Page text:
Cow tipping, p.1
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       Cow Tipping, p.1

           Jon Sager
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Cow Tipping
Cow Tipping

  By Jon E Sager

  Copyright 2012 Jon E Sager

  The hallway seemed to stretch forever. Dim fluorescent tubes cast faint pools of light on the plain white linoleum floor. Plain white metal doors line the walls every fifteen feet or so. It was… institutional. Evan reached out to the nearest handle and shook it. Locked, just like the last five he tried. He would have to whip it out and water the wall if he didn’t find a bathroom soon.

  Evan had already forgotten how long he’d been walking down the hall. His need to urinate blocked most rational thought. He walked to the next door and shook the handle.

  Suddenly his stomach started to cramp. He really needed to release, and soon. His knees clamped together, his arms desperately clutch his stomach, his eyes tightly shut as he falls face first onto the ground with a solid thump.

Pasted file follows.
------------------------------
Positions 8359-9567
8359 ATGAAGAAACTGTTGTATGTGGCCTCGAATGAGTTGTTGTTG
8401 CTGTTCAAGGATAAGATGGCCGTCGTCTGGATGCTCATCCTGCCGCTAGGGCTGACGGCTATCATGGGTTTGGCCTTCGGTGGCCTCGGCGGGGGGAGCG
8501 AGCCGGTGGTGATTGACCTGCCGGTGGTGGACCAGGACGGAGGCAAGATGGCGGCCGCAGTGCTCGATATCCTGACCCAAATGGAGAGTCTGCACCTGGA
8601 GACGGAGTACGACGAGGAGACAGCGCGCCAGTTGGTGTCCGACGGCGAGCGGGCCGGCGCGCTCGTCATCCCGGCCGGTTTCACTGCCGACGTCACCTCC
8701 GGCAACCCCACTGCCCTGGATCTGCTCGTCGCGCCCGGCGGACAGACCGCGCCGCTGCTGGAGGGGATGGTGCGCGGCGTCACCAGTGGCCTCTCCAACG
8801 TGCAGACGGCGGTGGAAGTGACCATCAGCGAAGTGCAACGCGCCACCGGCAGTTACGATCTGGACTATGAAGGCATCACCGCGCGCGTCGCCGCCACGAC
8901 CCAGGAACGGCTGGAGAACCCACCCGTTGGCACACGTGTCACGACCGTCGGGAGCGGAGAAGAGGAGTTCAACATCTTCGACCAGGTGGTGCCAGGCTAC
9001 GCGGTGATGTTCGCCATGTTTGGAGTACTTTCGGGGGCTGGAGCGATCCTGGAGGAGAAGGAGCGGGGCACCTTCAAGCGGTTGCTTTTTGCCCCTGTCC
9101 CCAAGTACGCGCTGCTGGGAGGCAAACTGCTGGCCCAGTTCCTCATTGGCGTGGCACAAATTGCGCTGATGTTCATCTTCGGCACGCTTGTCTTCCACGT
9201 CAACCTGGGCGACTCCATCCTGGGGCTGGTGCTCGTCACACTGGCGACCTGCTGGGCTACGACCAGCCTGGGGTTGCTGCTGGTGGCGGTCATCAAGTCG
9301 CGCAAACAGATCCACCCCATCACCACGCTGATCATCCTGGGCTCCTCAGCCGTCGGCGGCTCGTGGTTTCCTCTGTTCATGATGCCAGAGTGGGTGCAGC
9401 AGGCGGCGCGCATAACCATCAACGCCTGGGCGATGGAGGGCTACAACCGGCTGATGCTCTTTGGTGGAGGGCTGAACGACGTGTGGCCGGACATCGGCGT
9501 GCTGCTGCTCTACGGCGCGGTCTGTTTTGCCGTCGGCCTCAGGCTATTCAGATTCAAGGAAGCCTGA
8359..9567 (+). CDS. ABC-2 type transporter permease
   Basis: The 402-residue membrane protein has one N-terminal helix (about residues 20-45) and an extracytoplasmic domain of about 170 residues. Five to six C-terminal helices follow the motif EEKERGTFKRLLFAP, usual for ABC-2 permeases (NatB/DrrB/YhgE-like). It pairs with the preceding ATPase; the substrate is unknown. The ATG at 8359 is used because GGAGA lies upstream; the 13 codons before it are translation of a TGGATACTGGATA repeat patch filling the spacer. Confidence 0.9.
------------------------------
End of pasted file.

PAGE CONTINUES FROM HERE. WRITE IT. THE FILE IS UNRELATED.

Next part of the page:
He opens his eyes to stare at the old wood floor of his bedroom. Faint moon glow out the open window replaces the fluorescent tubes. A cool September breeze moves the curtains.

  “Evan, you fall out the bed again?” Evan’s wife’s voice floated over the bed.

  Evan didn’t answer immediately. He pulls himself to his feet and shuffled to the bathroom. Thirty seconds later he emerges from the bathroom and walked to the window. “Babe, you opened the window again.”

  “Huh?” Evan’s wife was barely awake, but he finds her beautiful anyway. It doesn’t stop him from being irritated, though.

  “You opened the window again.”

  “Did not.”

  “I think you’re sleep walking.”

  “I suppose you think I pushed you off the bed too. Third time in two weeks.”

  “Yeah, yeah.”

  Outside the window, the corn field that surrounds Evan’s back yard sways in the breeze. A low trill from some bird wafts from the field as he closes the window.


  The parking lot of Montcliff High School was bustling as usual. Evan Parker pulled his two year old Honda Accord in the spot marked “Reserved for Principal”. He stretches as he gets out and shuts the door. Last night has him drained. The last two weeks have him drained.